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The Social Model of Disability

What you do about disability depends very much on what you think causes disability. If a wheelchair user can’t get on a bus you might think this is because of their impairment. You might therefore think the answer is to cure or treat the person’s impairment. Or you might think it’s because the bus isn’t designed so wheelchair users can get on it. If so, the answer is to redesign the bus so they can.  One response is ‘fix the person’. The other is ‘fix the bus’!

The social model was developed by disabled people and it is supported by organisations led by disabled people. It says disability is caused by barriers that arise because society (including buses!) is not designed to accommodate people who have impairments. It is these barriers that disable people who have impairments. They stop us from being included in society and participating on an equal basis. If these barriers are removed, a person may still have an impairment but would not experience disability.

Image description: Blue background with white writing saying ‘what are the barriers?’ at top.

Illustration of the world with ‘disabling world’ in white writing over the image. Yellow arrows coming out of the world pointing towards 4 text boxes saying:

  • Environmental barriers
  • Attitudinal barriers
  • Communication barriers
  • Organisational barriers

So, what are these barriers? They include:

Attitudinal barriers:

We are disabled by other people’s fear, ignorance, low expectations and assumption that they know best what we want and need – and sometimes by their hatred and contempt.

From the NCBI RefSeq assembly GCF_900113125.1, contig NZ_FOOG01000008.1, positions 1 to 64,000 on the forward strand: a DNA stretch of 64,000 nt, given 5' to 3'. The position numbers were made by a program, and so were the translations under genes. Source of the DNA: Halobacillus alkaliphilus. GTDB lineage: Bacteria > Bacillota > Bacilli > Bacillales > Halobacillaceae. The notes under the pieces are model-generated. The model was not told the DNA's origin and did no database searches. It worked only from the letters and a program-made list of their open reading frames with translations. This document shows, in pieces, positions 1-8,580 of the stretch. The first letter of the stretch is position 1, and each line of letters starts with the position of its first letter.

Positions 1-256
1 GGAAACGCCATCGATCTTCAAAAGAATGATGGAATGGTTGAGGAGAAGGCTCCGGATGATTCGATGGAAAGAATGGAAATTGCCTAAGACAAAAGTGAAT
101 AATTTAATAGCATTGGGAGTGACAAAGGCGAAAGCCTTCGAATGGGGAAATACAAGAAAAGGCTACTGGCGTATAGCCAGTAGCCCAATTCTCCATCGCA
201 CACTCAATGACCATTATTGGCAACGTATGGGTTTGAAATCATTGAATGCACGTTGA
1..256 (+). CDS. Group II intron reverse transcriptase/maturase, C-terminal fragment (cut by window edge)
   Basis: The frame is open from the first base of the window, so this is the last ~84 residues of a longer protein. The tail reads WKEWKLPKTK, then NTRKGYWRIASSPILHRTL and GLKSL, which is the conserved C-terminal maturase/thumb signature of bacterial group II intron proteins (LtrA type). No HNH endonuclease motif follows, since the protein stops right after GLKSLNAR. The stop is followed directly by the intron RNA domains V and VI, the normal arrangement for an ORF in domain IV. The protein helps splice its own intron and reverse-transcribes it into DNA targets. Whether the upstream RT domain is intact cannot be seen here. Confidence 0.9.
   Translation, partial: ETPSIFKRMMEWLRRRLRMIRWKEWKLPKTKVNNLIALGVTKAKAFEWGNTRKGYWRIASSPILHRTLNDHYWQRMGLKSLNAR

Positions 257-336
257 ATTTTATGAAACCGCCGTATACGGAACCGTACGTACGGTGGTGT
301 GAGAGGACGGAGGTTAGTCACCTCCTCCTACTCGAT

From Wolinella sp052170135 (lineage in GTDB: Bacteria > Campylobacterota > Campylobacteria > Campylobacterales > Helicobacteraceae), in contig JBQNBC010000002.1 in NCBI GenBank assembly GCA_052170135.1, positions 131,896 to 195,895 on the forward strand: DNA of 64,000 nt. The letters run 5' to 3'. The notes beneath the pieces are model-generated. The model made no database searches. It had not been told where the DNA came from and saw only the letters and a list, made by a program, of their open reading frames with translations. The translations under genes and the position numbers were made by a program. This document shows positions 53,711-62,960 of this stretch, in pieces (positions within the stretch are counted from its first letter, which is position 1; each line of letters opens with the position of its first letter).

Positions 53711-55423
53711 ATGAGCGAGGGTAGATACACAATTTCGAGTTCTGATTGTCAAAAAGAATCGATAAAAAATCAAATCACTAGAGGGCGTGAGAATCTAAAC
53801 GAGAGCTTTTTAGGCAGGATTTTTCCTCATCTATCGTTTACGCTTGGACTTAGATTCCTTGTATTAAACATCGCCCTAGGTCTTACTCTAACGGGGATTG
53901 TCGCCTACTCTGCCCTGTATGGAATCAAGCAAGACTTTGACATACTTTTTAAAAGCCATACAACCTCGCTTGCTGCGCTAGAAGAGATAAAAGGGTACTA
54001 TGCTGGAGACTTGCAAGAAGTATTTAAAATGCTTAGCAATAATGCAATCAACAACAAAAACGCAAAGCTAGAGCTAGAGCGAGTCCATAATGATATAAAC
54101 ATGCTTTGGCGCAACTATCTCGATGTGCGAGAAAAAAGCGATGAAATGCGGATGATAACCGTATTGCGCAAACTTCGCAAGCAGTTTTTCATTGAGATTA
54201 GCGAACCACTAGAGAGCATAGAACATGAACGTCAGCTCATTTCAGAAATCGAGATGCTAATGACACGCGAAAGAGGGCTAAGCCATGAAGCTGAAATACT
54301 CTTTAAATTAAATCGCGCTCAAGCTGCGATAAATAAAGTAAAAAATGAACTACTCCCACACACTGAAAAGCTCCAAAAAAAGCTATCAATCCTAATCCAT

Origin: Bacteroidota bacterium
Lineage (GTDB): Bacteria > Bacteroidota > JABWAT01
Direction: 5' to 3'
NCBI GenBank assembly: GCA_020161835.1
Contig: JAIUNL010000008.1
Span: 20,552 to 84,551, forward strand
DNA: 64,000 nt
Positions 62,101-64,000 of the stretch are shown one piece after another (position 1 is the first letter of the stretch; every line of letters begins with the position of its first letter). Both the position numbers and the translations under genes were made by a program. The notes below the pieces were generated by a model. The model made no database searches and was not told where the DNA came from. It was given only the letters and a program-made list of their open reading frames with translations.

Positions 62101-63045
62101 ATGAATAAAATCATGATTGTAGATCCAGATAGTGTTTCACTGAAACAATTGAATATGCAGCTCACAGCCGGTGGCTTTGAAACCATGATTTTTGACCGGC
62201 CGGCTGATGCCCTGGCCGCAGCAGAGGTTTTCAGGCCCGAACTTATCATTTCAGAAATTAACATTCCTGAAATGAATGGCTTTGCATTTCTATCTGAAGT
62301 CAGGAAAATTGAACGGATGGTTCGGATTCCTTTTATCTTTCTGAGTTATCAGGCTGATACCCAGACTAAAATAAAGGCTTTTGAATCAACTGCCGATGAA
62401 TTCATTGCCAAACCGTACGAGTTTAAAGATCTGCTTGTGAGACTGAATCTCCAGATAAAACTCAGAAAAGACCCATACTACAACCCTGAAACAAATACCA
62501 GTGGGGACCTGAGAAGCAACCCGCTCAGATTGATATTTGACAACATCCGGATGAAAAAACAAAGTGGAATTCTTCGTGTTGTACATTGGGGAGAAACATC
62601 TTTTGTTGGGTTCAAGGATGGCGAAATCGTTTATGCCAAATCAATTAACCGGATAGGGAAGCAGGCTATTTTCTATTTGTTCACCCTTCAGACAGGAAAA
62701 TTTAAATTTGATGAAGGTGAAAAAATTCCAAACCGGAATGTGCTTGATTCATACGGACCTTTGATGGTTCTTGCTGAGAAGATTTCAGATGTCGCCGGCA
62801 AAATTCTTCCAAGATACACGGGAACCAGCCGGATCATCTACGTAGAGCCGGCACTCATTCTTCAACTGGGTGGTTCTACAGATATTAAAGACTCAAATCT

Environmental barriers:

We are disabled when we cannot get into shops, public buildings, workplaces, museums, restaurants and other buildings because of how they are designed. They may not have ramps, lifts or accessible toilets. There may be no loop system or poor signage that people with visual impairments can’t see. Outside, pavement kerbs may not be dropped, there is no textured pavement at crossing and no noise to let people with visual impairments know when to cross.

Organisational barriers:

We can be excluded by the way things are organised, like meetings, events, or services. For example, not enough time is allowed for appointments, or to get meeting papers translated into Braille, or the event starts too early for people who need support to get up in the morning and have to arrange accessible transport to be able to arrive in time.

Communication barriers:

These can arise when print is too small, materials are not produced in plain English or Easy Read, or there are no sign language interpreters. Images of disabled people show us as tragic victims and heroic survivors, rather than just normal people trying to get on with our lives.

None of these barriers are inevitable, so neither is our exclusion.

The Medical Model says disability is caused by impairments that need to be treated, managed or cured.

It is the individual person who has the impairment who needs to be changed, not society. Disabled people become passive recipients of services and medical professionals take control over our lives.

Of course this is not to say people who have impairments never need healthcare services. But unless social model barriers are identified and removed throughout society, we will continue to be disabled. And unless such barriers are removed from the way healthcare is delivered, far from addressing disability, healthcare services will only disable us even more.

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